HCA Contributes Large Natural Areas to Canada’s Protected Areas Target

Hamilton Conservation Authority (HCA) and Ontario Nature are pleased to announce that three of the conservation authority’s properties totaling 2,239 hectares now officially contribute towards Canada’s goal of protecting 30 percent of our lands and waters by 2030. Canada endorsed the goal, known as the 30 by 30 target, as part of the landmark Global Biodiversity Framework at the United Nations Biodiversity Conference (COP15) in Montreal last December.

An assessment of the three properties, conducted in partnership with Ontario Nature, determined that they met strict national standards for the protection of biodiversity, qualifying as Protected Areas.

“Hamilton Conservation Authority is committed to preserving the environment and protecting the natural heritage features of our community. By implementing conservation policies and management strategies, we are able to meet federal standards and safeguard the biodiversity of these lands, while also providing opportunities for people to explore and enjoy these areas” says Lisa Burnside, HCAs Chief Administrative Officer. “We are honored to have our hard work and dedication recognized on a larger scale, and we look forward to continuing to make a positive impact in our community and beyond.”

The submission includes a conservation area, a natural area, and an ecological preserve:

  1. Dundas Valley Conservation Area
  2. Beverly Swamp Natural Area
  3. Fletcher Creek Ecological Preserve

These areas are comprised of large contiguous natural environments with high biodiversity value, including Areas of Natural and Scientific Interest, Environmentally Significant Areas and Provincially Significant Wetlands designations. Not only are they source of beauty and recreation, but they also serve important ecological and hydrological functions and are a vital refuge for the many species who call them home, including species-at-risk such as the Eastern Meadowlark, Bobolink, Wood Thrush, Monarch Butterfly, Jefferson’s Salamander and Snapping Turtle. Additionally, parks and natural areas offer a wealth of health benefits to visitors, from reducing stress and anxiety to improving physical fitness and overall well-being.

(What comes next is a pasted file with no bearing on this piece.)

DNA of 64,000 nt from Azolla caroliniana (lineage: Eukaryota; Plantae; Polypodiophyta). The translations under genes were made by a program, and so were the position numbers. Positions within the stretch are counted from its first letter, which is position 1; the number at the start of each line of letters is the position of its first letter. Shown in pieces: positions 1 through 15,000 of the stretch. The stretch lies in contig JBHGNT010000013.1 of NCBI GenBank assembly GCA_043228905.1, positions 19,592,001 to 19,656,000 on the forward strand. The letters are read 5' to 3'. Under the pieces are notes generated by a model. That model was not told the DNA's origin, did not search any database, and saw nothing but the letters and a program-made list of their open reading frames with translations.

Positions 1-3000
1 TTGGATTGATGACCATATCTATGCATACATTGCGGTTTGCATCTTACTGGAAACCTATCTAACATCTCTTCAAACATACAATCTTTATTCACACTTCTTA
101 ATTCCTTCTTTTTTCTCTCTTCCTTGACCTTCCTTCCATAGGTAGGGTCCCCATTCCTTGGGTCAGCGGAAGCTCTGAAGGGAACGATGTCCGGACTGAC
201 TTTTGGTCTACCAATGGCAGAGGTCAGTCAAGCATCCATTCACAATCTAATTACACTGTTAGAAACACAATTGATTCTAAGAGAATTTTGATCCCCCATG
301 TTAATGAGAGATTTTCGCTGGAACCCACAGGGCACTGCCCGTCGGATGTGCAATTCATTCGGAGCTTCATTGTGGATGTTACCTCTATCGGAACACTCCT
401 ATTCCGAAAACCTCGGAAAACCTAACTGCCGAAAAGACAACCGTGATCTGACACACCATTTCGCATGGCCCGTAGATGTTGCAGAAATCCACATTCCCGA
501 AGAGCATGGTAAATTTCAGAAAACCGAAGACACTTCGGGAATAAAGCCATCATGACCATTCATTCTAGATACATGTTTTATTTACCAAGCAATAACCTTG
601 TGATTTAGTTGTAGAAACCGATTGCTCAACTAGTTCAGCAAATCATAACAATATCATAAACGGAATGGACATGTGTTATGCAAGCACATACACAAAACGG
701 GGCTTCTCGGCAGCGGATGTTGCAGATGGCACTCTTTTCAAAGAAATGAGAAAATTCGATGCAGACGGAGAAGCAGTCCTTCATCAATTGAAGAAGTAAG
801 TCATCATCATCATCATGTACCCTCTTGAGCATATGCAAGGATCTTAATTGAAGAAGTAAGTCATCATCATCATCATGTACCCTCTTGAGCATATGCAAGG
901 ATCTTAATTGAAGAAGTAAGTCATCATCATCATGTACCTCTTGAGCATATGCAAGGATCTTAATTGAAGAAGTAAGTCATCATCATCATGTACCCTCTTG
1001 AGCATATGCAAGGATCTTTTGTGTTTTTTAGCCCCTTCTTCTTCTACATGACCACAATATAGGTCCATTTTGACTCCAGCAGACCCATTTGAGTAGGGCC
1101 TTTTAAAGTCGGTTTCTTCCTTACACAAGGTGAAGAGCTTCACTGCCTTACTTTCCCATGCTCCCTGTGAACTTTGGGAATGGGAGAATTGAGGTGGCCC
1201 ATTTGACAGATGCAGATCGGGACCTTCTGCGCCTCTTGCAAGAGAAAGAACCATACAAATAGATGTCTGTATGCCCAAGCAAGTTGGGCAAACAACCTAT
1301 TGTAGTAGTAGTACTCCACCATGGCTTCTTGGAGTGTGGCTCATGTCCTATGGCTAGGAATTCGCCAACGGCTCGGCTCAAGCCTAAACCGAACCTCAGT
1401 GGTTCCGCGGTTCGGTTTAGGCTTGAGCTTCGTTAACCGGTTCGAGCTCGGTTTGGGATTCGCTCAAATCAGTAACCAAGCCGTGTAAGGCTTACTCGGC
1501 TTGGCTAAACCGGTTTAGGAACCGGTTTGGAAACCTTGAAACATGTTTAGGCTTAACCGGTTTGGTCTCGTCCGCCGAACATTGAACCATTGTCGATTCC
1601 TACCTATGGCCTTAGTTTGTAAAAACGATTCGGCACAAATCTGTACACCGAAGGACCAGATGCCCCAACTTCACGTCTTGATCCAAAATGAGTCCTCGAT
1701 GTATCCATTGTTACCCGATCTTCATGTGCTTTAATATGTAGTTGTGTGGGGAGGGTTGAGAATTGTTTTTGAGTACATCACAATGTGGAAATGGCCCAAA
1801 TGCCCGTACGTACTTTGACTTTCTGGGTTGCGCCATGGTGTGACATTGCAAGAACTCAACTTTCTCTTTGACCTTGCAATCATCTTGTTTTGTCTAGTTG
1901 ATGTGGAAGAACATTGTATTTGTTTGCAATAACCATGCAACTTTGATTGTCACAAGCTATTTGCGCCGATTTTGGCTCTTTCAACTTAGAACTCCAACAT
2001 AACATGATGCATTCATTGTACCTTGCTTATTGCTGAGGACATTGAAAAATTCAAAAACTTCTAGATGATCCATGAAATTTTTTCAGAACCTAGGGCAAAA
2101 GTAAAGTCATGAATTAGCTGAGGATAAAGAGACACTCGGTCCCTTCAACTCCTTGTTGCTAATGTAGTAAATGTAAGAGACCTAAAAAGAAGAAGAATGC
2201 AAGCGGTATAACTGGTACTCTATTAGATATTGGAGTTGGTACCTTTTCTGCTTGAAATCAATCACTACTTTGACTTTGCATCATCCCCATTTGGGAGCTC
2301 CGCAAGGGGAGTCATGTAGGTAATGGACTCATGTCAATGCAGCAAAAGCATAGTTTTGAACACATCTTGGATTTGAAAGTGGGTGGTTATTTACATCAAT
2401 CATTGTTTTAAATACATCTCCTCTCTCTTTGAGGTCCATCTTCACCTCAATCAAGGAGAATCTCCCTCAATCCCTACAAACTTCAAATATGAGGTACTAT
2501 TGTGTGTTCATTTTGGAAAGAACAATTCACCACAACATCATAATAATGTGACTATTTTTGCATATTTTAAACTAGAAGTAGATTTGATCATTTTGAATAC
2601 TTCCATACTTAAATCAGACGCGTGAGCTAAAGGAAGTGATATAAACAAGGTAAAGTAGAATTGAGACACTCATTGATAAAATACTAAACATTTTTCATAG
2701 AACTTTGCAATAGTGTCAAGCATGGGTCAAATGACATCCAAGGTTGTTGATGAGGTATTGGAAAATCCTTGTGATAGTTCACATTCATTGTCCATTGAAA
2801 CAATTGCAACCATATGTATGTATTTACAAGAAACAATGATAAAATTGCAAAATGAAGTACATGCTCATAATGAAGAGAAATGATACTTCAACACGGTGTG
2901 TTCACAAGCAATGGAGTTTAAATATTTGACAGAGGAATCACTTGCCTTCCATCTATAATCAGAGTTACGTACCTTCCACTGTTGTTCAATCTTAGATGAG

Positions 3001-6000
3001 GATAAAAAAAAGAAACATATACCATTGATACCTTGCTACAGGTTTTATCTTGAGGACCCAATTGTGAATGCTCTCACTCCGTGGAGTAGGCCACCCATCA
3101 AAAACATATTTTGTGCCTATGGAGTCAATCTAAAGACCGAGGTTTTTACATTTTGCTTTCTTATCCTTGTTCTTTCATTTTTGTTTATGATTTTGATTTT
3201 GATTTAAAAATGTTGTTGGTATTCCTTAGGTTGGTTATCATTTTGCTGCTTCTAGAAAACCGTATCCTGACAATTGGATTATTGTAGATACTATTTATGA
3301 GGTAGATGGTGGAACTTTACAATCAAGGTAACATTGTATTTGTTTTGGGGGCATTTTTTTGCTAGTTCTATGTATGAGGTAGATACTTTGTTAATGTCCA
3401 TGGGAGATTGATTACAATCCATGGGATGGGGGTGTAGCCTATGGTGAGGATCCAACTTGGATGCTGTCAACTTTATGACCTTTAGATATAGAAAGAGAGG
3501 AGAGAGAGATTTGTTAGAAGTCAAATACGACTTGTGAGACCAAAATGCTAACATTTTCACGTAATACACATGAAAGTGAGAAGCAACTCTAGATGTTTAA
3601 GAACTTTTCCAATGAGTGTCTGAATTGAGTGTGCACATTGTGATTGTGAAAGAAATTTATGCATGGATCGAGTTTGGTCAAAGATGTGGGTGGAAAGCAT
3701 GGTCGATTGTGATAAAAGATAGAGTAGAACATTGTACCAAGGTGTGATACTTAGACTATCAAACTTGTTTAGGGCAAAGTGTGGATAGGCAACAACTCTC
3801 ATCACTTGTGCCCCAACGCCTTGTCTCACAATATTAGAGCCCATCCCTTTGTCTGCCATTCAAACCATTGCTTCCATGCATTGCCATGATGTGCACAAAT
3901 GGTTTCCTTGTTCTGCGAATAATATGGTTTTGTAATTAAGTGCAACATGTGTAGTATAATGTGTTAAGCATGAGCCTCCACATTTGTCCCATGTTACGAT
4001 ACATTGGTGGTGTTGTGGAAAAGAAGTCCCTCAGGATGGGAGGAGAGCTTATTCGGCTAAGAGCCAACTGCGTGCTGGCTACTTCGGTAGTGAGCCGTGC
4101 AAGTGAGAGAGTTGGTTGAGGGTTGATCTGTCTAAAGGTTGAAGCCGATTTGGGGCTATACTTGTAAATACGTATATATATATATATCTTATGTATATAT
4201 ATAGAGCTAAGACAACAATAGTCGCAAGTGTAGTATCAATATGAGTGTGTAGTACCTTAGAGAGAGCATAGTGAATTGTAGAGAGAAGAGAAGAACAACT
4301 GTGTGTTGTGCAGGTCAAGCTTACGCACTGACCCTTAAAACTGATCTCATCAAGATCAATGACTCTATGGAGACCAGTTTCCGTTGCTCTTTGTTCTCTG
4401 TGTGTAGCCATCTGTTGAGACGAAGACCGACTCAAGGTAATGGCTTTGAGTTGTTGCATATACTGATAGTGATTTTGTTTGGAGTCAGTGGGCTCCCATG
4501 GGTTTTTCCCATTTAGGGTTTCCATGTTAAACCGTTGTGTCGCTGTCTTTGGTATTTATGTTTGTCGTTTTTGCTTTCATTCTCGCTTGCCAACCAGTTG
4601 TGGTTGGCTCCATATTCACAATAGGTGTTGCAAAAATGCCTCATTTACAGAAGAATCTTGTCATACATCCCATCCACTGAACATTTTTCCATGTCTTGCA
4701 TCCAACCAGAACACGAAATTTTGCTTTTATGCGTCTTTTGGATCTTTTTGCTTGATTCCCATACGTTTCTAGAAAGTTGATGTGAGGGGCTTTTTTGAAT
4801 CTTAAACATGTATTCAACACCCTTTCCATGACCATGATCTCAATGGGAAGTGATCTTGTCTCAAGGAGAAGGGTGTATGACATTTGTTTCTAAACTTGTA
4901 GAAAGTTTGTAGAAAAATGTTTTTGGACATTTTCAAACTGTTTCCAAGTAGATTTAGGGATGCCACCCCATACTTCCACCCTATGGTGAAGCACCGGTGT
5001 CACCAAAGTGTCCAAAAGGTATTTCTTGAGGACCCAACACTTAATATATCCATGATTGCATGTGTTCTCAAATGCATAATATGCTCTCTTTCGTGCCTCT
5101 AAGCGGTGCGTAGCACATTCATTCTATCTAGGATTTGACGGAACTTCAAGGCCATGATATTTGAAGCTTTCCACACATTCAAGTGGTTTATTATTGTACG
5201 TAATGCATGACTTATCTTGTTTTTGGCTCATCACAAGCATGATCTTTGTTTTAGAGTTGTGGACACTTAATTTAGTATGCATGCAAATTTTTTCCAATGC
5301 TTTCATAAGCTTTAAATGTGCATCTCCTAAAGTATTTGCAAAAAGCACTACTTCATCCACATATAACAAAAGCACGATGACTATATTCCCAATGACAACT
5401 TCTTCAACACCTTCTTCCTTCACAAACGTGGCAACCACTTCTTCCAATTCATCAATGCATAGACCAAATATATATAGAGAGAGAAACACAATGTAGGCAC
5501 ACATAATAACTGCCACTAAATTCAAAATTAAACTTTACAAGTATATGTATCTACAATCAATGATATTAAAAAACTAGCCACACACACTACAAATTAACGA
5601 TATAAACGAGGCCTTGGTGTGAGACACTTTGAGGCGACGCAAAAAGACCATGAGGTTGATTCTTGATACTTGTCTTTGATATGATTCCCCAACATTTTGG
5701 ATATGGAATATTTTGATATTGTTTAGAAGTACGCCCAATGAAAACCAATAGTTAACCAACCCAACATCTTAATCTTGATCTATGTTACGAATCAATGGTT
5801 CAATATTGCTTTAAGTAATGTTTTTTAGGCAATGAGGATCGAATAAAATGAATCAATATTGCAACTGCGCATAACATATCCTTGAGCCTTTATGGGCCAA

The HCA and Ontario Nature are grateful to have contributed to this important achievement, and they remain dedicated to protecting and conserving the environment and biodiversity throughout southern Ontario. By working together, we can help to ensure that these beautiful natural areas are preserved for generations to come.

“These contributions help to sustain a robust network of near-urban nature areas for all life in the region,” says Shelley Petrie of the Greenbelt Foundation. “We hope that these efforts inspire other land managers to protect and conserve natural areas within the Greenbelt, as they are vital to our health and strengthen the region’s climate resiliency.”

To learn more about the lands within the submission, please visit Hamilton Conservation Authority’s website: conservationhamilton.ca/conservation-areas. To learn more about the 30 by 30 target and the process, please visit ontarionature.org. This work was generously funded by the Greenbelt Foundation.